Richard Reads: The Case for Christ – Introduction



Picture courtesy of

I am going to write this review as I read it.  So, if I make a point or raise an objection that is covered in a later chapter I will correct it at that time.  Let’s start with some preliminary information about the book.

The Case for Christ has 271 pages.  It is divided into three parts: Part 1 “Examining the Record”, Part 2 “Analyzing Jesus”, and Part 3 “Researching the Resurrection”.  There are 14 chapters, an introduction, and a conclusion. It is authored by Lee Strobel.


Now let’s get started with the introduction. Strobel begins with a story about an incident in which a police officer was shot. The details of the incident are not relevant to the review. Basically, all the evidence pointed to the guilt of the defendant. After the conclusion of the trial Strobel gets a call from one of his informants who gives him a different theory of the incident which pointed to the innocence of the defendant.

Strobel looks at the evidence again in light of the new theory. This eventually led to an overturned conviction.

Strobel relates this reexamination of evidence to his “spiritual journey” (pg 13). Then he tells about how he was a skeptic and an atheist. This began to change after his wife converts to Christianity. It is her conversion that leads Strobel to reexamine the evidence surrounding Christ.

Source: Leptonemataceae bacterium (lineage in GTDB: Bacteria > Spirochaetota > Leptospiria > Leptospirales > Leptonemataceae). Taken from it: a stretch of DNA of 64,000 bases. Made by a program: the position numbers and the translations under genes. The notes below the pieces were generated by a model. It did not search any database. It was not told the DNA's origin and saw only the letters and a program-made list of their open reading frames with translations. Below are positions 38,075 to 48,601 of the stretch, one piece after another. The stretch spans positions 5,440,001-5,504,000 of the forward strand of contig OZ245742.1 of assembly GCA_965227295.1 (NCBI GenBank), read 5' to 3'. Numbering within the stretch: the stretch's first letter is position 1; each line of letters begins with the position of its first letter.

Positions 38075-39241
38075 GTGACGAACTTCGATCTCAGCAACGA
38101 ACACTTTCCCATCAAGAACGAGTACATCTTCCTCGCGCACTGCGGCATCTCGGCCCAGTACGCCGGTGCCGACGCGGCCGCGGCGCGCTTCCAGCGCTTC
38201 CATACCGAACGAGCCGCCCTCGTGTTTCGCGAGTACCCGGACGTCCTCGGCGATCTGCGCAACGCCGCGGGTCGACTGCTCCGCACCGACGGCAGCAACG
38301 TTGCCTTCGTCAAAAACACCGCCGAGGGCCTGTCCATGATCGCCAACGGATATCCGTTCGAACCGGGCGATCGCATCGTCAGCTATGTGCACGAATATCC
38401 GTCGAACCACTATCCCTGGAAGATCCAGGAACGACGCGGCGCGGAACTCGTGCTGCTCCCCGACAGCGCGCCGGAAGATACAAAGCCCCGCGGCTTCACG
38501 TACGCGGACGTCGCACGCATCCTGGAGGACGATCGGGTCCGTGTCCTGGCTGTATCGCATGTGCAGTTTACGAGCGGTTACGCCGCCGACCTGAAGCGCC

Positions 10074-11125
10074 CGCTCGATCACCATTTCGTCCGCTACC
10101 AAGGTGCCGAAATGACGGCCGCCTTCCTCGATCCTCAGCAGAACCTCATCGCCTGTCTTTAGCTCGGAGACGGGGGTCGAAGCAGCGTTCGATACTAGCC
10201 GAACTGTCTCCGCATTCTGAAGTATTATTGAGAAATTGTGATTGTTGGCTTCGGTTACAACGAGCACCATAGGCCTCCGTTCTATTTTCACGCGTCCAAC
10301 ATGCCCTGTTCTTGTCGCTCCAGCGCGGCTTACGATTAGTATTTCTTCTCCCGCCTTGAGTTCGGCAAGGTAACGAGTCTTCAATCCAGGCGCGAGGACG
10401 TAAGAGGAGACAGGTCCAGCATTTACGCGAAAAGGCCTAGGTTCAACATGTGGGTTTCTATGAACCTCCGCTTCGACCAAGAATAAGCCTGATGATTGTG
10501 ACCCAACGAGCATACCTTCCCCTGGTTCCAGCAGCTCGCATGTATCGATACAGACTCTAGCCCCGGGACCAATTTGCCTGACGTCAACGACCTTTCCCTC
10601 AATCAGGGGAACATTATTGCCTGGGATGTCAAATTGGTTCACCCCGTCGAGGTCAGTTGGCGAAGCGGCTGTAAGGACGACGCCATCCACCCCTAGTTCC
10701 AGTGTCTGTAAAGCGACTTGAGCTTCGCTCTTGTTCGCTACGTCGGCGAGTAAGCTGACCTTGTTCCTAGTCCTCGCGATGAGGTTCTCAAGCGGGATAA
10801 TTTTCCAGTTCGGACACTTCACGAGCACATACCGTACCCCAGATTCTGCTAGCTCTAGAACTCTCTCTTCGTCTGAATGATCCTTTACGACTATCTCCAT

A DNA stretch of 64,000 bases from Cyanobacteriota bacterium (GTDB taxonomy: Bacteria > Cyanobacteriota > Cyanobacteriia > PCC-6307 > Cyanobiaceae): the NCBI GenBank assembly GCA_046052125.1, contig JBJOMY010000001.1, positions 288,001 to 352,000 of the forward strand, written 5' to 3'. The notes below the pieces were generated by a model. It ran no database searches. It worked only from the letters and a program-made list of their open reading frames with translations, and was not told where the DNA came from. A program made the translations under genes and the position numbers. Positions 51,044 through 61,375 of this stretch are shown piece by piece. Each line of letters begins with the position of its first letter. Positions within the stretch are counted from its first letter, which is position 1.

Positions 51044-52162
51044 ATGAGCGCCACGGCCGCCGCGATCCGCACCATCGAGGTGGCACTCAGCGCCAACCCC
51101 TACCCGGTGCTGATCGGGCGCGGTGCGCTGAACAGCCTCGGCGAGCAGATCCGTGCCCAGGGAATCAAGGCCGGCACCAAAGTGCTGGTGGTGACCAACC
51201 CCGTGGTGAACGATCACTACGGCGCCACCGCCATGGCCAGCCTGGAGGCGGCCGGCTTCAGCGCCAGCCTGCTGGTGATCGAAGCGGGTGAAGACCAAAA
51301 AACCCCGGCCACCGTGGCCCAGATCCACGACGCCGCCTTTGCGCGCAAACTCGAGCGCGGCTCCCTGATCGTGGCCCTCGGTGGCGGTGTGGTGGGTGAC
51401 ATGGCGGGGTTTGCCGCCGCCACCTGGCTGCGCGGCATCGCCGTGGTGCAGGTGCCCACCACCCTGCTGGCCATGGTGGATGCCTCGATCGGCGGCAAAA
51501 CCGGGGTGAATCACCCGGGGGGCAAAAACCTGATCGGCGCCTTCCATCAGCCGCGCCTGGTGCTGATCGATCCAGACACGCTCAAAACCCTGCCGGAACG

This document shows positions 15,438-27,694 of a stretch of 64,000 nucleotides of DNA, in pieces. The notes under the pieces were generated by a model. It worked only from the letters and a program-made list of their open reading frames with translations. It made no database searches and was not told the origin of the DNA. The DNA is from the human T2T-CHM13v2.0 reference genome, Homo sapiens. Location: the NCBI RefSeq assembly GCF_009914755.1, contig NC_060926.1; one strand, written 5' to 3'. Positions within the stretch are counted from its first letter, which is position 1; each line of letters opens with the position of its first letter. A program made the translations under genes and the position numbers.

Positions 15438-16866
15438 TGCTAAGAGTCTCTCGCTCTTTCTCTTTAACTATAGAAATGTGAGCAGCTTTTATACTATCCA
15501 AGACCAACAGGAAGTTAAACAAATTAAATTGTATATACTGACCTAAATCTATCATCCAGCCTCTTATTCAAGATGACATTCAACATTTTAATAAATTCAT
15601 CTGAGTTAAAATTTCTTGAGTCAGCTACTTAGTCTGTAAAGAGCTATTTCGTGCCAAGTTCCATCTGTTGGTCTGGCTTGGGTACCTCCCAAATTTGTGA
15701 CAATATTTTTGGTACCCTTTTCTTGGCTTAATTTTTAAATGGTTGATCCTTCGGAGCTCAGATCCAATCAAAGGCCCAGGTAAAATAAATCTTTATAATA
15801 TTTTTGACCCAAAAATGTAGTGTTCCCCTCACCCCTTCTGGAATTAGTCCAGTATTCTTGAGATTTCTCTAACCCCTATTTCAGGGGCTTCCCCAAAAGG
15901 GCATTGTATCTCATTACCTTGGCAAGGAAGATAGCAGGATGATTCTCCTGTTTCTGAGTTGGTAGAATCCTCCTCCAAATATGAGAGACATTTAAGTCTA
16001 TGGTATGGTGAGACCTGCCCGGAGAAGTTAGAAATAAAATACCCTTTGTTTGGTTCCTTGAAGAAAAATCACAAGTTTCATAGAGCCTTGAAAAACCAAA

Finally Strobel asks the reader to put him/ her self in the position of a juror. On page 15 Strobel is discussing the requirements of a juror and in that context he writes:

“You would be urged to thoughtfully consider the credibility of the witnesses, carefully sift the testimony, and rigorously subject the evidence to your common sense and logic. I’m asking you to do the same thing while reading this book.”

I completely agree with Strobel’s quote and that’s what I intend to do with these reviews.


I must say that Strobel is very good at telling a story. I wish I had his writing ability.

Strobel gives a couple of lessons that this case taught him. On page 12 he writes:

“One of the most obvious lessons was that evidence can be aligned to point in more than one direction.”

I actually agree with him on this point. That is why the scientific method is so powerful. The scientific method isn’t powerful because you have to prove your hypothesis, but your hypothesis must withstand falsification.

That is what occurred in this case. The prosecution provided evidence to support their hypothesis of the defendant’s guilt. Then new evidence and a different hypothesis was presented which falsified the original hypothesis.

Can the claims of Christianity withstand falsification? Will Christians consider other hypotheses?

On pages 12-13 Strobel writes: